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Critics are criticized for being offenders of a few specific types:
We've all have experienced shows that we've read high praise for, then been disappointed by. One of the root causes of the reviewer's fallacy is based on the opinion that 90% of film, literature, consumer goods are mediocre or worse.
It would be tiresome for critics to find new ways to condemn worthless work. The editors and owners of the publications would also not be happy with a consistently downbeat arts section. Therefore, critics are unconsciously inclined to use a rating that if something isn't very good, but is better than two-thirds of other entries in the genre, it can get a B or B-plus.
The wish list differs for different people.
In books, films, and TV, it comes down to a story to which we gratefully suspend our disbelief and allow ourselves to be carried away. In music, the distinction is between words that we find merit in and music that enhances the meaning of the words.
The set of critics’ and audiences’ interests overlap but are not the same.
The audience wants to know if they should spend their time and money on it. The critic gets in for free and has to listen or read or watch to whatever is next. Their questions are about craft and originality and wallet quality.
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The original story and its continuation in the two sequels released in the 80s had limited computer graphics technology, which eventually became better in the 90s. The Director, George Lucas, then released three ‘prequels’ which had better technology and visual effects, though the story wasn’t in the same league.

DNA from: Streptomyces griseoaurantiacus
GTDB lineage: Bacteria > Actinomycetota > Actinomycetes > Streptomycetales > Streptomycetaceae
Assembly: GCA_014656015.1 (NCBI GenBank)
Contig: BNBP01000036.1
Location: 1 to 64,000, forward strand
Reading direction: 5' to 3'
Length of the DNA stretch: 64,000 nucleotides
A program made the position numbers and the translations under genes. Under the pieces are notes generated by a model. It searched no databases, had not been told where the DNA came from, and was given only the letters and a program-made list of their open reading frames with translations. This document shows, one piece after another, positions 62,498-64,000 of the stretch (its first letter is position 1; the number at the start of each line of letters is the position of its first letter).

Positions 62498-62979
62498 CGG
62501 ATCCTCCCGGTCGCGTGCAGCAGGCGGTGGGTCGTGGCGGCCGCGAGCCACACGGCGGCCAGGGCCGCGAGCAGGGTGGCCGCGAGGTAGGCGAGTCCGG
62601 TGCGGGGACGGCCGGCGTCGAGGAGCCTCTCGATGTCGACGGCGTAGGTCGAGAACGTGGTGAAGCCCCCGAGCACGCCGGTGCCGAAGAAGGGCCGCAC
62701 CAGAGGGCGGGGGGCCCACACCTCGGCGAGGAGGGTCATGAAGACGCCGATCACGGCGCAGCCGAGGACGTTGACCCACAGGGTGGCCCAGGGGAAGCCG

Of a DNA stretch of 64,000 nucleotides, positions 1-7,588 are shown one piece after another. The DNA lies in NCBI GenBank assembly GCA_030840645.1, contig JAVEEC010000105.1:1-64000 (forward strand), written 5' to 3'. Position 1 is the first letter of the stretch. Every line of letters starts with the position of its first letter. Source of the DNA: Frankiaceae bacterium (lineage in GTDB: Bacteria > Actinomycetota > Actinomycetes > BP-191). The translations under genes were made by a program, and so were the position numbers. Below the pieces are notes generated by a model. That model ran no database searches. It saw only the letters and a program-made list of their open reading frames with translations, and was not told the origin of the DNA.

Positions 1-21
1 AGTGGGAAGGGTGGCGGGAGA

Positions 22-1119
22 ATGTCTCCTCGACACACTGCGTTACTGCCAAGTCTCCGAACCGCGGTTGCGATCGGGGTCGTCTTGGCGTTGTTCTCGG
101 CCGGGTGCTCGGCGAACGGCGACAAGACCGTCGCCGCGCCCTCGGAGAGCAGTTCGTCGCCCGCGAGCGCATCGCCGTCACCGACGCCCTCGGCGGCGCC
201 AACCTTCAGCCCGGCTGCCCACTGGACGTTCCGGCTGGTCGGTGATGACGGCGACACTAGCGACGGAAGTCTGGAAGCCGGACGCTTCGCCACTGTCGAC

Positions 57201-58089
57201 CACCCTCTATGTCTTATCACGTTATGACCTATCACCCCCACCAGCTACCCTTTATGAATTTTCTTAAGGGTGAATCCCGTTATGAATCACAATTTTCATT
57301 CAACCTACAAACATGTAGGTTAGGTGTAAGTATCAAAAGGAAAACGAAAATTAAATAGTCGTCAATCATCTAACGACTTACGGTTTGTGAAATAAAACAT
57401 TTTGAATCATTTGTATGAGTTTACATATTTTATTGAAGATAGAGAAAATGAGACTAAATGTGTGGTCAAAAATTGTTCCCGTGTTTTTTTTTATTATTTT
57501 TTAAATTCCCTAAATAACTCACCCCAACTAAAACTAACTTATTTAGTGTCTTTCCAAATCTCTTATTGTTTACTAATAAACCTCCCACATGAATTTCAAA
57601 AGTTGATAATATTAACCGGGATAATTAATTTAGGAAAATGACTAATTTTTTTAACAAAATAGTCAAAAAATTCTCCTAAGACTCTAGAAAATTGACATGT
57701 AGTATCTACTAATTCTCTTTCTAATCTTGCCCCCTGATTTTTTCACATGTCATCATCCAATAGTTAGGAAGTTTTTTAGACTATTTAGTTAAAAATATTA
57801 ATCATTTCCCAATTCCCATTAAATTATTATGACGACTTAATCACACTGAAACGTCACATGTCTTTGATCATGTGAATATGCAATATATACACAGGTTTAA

“Money isn’t making that much difference in how you and I live. We’re both going down to the cafeteria for lunch and working every day and having a good time. So don’t worry about money, because it won’t make much difference in how you live.”
Our memories have a 'forgetting curve', and unless we review what we see or learn, most of the content is forgotten in 24 hours, and the rest in the following days.
Due to the Interne...
The more information that is available to us, the more we are unable to retain it. Memory means association and most information we consume may be simply buried inside, lurking deep in, and surfacing when the right cue pops up.
Binge-watching or binge-reading serves no useful purpose as we are only holding the content in our working memories. That's why schools space out the chapters and review them, helping us retain the material.
The art and culture we engage our brains in turn into memories which can be unpredictable and fickle.
The books we read, the songs we hear and the movies we watch become interwoven and entangled with everything else in our lives.